Microsoft's Bing search engine has had a great 2009, jumping to just over 10.3% of the US search market. Not resting on their laurels, Microsoft is targeting the mobile space, looking to turn things around. Right now, they are playing from behind:
Mobile phone users are considerably more interested in having access to Google compared to Bing, according to Strategy Analytics.
In “Facebook and Google Most Desired Brands for Mobile,” Strategy Analytics investigates interest in the ability to use various applications from mobile devices. Survey respondents said they desire the ability to access Google and Facebook from their mobile devices.
“The key finding is that Facebook and Google are the most desired brands to have on a mobile phone in both the U.S. and Britain,” said Chris Schreiner, senior analyst of user experience practice at Strategy Analytics, Boston.
So what's Microsoft doing to close the gap? In short, they're focusing on local search, betting (we predict correctly) that when it comes to mobile search, most users are looking for local content. They recently released a slick Bing app for the iPhone, to compliment the apps already available for the BlackBerry and Windows Mobile platforms:
Users will be able to get turn-by-turn directions with Bing Maps, along with traffic information. The focus is on local results in other areas as well, with movie listings, weather and local businesses. Omitted from the app's home page is Bing Shopping. It's not clear whether Streetside, a feature of the Bing Maps Beta akin to Google's Street View, will make the leap.
Of course, the app can be used to search the Web, read the news, and look up recent and favorite searches. Matching Google's app, Bing also lets users search the Web by voice.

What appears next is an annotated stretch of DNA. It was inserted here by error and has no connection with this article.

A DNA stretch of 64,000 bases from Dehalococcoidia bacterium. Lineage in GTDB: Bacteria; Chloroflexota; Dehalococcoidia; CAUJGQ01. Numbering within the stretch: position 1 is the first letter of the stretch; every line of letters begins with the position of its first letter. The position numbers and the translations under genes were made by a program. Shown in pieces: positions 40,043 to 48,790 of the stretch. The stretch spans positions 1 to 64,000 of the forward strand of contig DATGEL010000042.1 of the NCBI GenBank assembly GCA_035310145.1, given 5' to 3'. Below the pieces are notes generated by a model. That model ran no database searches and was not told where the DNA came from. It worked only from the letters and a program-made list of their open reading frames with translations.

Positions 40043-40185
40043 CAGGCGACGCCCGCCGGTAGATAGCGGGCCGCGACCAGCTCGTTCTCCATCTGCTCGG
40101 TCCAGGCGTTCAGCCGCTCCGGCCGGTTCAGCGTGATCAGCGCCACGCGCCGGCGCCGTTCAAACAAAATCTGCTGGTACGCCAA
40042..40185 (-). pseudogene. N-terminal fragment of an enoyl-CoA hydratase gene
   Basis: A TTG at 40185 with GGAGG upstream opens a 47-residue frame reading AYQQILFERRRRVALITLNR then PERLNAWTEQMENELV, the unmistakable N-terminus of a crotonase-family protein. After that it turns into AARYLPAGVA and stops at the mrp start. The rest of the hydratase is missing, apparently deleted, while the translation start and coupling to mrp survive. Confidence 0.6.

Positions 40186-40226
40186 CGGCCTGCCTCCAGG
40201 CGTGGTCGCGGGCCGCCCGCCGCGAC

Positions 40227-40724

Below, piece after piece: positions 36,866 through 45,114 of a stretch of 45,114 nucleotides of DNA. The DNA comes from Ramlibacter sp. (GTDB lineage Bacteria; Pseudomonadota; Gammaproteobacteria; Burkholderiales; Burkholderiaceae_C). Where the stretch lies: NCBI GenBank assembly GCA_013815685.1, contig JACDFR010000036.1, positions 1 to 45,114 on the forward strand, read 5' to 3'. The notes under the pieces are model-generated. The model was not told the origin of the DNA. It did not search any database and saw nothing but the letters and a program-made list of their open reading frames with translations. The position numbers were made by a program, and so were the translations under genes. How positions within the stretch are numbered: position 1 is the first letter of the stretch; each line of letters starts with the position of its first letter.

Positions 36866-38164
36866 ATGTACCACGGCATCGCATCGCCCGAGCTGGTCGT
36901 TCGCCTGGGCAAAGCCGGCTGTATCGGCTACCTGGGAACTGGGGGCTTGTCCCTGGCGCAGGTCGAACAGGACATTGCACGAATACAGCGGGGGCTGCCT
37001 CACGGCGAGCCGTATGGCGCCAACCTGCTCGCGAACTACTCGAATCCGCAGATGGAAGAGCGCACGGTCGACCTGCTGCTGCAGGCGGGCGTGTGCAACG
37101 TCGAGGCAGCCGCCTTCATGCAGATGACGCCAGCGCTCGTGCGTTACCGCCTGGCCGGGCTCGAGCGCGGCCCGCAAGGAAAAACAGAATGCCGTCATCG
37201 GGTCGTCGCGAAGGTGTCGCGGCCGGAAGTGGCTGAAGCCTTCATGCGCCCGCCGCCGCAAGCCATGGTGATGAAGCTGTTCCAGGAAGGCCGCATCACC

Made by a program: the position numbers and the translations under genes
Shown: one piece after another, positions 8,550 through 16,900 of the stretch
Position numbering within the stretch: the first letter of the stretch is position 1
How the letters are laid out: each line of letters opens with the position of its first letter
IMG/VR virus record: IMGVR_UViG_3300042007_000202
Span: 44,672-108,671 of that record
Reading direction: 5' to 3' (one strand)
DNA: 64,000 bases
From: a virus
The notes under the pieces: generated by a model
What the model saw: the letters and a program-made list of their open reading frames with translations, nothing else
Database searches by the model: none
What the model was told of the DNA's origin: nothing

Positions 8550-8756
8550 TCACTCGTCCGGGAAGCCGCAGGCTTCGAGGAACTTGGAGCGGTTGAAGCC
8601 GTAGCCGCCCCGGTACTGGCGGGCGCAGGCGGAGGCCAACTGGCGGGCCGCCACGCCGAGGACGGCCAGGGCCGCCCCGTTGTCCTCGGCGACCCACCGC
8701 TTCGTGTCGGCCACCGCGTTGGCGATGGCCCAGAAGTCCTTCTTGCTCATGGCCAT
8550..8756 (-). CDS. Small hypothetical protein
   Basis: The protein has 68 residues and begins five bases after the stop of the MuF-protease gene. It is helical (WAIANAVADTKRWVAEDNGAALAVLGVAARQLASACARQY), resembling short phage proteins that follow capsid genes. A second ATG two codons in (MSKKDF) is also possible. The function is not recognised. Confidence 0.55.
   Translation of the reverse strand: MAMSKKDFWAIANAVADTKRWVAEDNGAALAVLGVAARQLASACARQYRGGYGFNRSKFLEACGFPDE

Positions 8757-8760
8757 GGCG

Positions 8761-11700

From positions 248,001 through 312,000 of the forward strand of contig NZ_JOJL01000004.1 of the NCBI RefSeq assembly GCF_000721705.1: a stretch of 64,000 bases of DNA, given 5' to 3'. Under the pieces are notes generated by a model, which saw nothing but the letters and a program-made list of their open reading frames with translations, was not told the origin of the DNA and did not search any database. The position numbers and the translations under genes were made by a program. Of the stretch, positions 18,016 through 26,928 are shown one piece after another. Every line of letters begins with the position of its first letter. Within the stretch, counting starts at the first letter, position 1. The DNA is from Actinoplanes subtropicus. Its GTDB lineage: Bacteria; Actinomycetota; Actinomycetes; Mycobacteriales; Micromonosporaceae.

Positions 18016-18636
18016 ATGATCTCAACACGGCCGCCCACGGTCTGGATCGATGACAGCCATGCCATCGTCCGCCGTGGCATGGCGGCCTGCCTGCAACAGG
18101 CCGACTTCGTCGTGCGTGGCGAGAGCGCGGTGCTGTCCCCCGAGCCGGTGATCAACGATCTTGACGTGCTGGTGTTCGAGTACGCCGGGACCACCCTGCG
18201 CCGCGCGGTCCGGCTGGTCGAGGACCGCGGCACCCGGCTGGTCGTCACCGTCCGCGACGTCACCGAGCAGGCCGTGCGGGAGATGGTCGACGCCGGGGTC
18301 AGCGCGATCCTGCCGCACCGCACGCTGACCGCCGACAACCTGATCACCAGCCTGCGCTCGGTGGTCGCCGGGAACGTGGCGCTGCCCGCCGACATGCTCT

Other features include the ability to open multiple tabs within the Bing application, pushpins for saving locations and multiple locations shown on a single map.
If Microsoft is serious about the mobile space they need to release and Android app. They also need to either a) get their act together with Windows Mobile and release WM7, or b) give up on producing a mobile OS and focus on the mobile web and apps for other platforms that are so compelling you just have to use them. On the topic of having to use Bing:
BlackBerry smartphone users on Verizon Wireless’s U.S. cellular network may have noticed a small but significant change within their mobile web browsers in the past week or so: The only search engine option that’s currently available to some Verizon customers via their BlackBerry Browsers’ “Start” or “Go to” pages is now Microsoft Bing.
That's one way to gain marketshare, though it probably isn't a way to win fans...
You can read about a slew of other Bing mobile updates over at their blog.